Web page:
Labor Day weekend closes the summer with a bang. And for us in the Valley, we have the Canfield Fair to help along with the bang.
If you did not know this, the Canfield Fair is the largest in Ohio.
Just ask anybody.
They might not know who our next sheriff will be (Jerry Greene).
They might not know the name of that place that took over for that other place downtown (Dooney’s).
They might not know if it’s Johnson or Wilson who is the current congressman (Johnson).
But they do know the Canfield Fair is the largest in Ohio.
In our Vindy archives, we’ve been saying it as long as I could look back.
On the Canfield Fair’s website, they dance a bit on that issue.
On the facts page, it says:
The Canfield Fair is the largest county fair in the state of Ohio.
But on the “Meet the directors” page, it says:
Meet the folks who work behind the scenes to make ours Ohio’s greatest county fair.
So which is it? Largest or Greatest?
I’ve always had this hunch that the fair’s “Largest” title was like McDonald’s “billions served” claim.
Did McDonald’s really count 34 billion served? Maybe. But it’s such a large, enormous number, keep saying it and keep adding to it, and people will never doubt it.
I doubt things — for a profession, for a hobby, and for a time-killer when my “Words with Friends” foes are slow to play a word.
On Friday, it was my turn to staff the Vindy fair tent, which is part duty, part medieval-like punishment depending on the weather, the line for free YSU tickets and whether or not you can sit down for a minute.
Standing makes booth workers more personal, a study told us. So we stand for four hours to be more personal. (Mike Case gets to sit.)
I doubted, too, the study. Thus I created a scheme: I would write my column from the fair. (I can’t type standing up.) So I pursued the Biggest legend.
I asked guests: “The Canfield Fair is the biggest in Ohio, right?”
I got: “You bet” ... “Absolutely” ... “Of course.”
I then would ask: “But by what measure is it the biggest?”
I got some befuddled looks and some good answers.
I even got some people to go on a hunt for me and come back with answers.
Gene Oesch said it’s the biggest due to the number of acres used and the number of people exhibiting. Gene must be right because atop his head was a pristine 1988 baseball cap from the Oesch family reunion. Any guy who can keep a cap that pristine after 25 years must know facts.
But Mr. Cavanaugh said it’s the biggest because of the amount of freebie contests you can enter at the booths. (Our freebie was a $100 gift card and an iPad.)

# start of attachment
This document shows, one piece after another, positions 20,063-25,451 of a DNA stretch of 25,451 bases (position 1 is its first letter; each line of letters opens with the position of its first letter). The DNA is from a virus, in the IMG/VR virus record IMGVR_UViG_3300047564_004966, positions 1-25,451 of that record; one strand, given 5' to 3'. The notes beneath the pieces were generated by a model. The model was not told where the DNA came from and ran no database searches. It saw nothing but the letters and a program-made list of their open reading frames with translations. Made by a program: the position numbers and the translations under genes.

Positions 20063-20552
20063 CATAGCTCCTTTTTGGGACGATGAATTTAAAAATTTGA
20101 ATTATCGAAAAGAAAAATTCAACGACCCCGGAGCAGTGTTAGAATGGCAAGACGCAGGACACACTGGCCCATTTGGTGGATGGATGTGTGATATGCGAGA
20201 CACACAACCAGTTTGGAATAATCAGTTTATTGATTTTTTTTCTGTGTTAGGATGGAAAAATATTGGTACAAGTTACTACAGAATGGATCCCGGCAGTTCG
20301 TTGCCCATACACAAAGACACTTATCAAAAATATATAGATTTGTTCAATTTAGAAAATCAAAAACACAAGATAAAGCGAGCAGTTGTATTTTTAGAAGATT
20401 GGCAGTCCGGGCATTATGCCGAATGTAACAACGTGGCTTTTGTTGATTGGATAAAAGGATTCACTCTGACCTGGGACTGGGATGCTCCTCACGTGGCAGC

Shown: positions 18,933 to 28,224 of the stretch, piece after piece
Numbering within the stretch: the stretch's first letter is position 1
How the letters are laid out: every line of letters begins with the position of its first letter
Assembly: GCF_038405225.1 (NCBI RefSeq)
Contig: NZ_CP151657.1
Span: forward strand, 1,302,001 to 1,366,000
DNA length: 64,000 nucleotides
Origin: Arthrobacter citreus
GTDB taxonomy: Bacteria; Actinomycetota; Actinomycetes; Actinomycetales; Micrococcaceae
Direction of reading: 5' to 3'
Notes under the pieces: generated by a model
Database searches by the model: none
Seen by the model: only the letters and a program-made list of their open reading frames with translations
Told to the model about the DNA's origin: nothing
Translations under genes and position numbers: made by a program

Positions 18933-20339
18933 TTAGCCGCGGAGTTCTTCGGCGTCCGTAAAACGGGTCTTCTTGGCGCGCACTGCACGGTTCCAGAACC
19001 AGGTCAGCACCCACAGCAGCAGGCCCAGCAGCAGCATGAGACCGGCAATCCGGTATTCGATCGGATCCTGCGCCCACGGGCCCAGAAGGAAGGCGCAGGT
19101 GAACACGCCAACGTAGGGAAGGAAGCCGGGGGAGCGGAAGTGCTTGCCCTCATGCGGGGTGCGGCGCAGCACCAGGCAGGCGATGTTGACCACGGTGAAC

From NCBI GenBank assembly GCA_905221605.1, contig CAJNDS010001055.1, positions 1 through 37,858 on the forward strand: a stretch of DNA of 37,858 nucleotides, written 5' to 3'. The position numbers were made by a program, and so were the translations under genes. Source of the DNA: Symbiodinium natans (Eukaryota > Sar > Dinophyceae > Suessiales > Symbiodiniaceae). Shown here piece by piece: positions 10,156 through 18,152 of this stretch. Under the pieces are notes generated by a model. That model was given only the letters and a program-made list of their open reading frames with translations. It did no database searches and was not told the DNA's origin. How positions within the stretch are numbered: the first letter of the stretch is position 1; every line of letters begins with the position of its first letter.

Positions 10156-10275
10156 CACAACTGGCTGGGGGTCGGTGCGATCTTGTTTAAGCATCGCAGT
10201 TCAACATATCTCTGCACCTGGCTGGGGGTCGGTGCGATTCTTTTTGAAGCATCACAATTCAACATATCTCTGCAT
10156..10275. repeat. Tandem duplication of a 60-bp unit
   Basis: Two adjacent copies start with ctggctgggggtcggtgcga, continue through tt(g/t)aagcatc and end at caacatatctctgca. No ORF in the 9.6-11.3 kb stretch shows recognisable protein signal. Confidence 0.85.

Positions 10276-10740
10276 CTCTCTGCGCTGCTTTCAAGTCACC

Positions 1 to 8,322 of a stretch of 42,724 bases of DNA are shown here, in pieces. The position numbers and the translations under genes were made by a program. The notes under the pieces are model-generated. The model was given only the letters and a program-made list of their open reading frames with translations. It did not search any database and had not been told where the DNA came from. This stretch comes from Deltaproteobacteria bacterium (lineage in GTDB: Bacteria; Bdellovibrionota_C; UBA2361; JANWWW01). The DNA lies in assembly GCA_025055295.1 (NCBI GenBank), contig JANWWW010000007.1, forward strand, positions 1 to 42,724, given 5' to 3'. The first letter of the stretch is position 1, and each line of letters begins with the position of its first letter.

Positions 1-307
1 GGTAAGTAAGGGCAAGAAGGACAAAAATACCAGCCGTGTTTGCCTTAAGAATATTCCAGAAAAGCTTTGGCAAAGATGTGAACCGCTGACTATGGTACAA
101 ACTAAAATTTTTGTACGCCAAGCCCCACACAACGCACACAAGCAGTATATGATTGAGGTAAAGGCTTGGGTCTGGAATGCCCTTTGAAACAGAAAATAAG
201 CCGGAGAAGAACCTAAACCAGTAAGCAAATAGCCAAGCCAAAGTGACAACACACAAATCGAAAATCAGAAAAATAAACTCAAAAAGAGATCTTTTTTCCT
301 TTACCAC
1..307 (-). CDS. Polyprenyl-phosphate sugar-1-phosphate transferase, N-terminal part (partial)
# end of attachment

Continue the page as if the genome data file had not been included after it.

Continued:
He’s been coming to the fair for 75 years.
The food makes it the biggest, said many people. They then would recite their favorite place for food: anything Molnar’s, Richardson’s french fries, snow cones, etc.
One person was excited for something called Ricky Quickie’s Corn Dogs over by the floral barn. I mean excited, as in dump-your-fair-booth-job-and-go-now excitement. I’m sorry, but there’s just something not right about that title. It should have an NC 17 rating after it.
One guy answered: “It’s just big, big,” and he kept coming back to tell me different big theories. I reached for my “Words with Friends.”
Cheryl Williams and Jackie Yahn appreciated my concern. They went out hunting for an answer. They came back an hour or so later, telling me it’s biggest because it’s the largest number of people in six days at a county fair.
Word must have gotten to board member George Berlin, because he came over in his golf cart and verified that claim. He said the state fair has more people, but it’s over 14 days.
Not that I doubt non-profits or governments or elected officials or commissions or studies, but I asked George, “Says who?”
And he said it’s an official measure by the Ohio Department of Agriculture. I went to ODA’s website. Though there’s no banner that says “Canfield Fair is the biggest in Ohio,” they do have a bunch of fair info that would make them the office that would possibly own such claims. (They also monitor grapes, gypsy moths and carnival rides.)
So that’s how we lay claim to the biggest. Or we could be like Rodney Bowyer of Boardman:
“I don’t know if it’s the biggest, but it’s the best ...”
Next year, I’ll pursue proof of why it’s the best.
I might be able to sit down again.
Todd Franko is editor of The Vindicator. He likes emails about stories and our newspaper. Email him at firstname.lastname@example.org. He blogs, too, on vindy.com.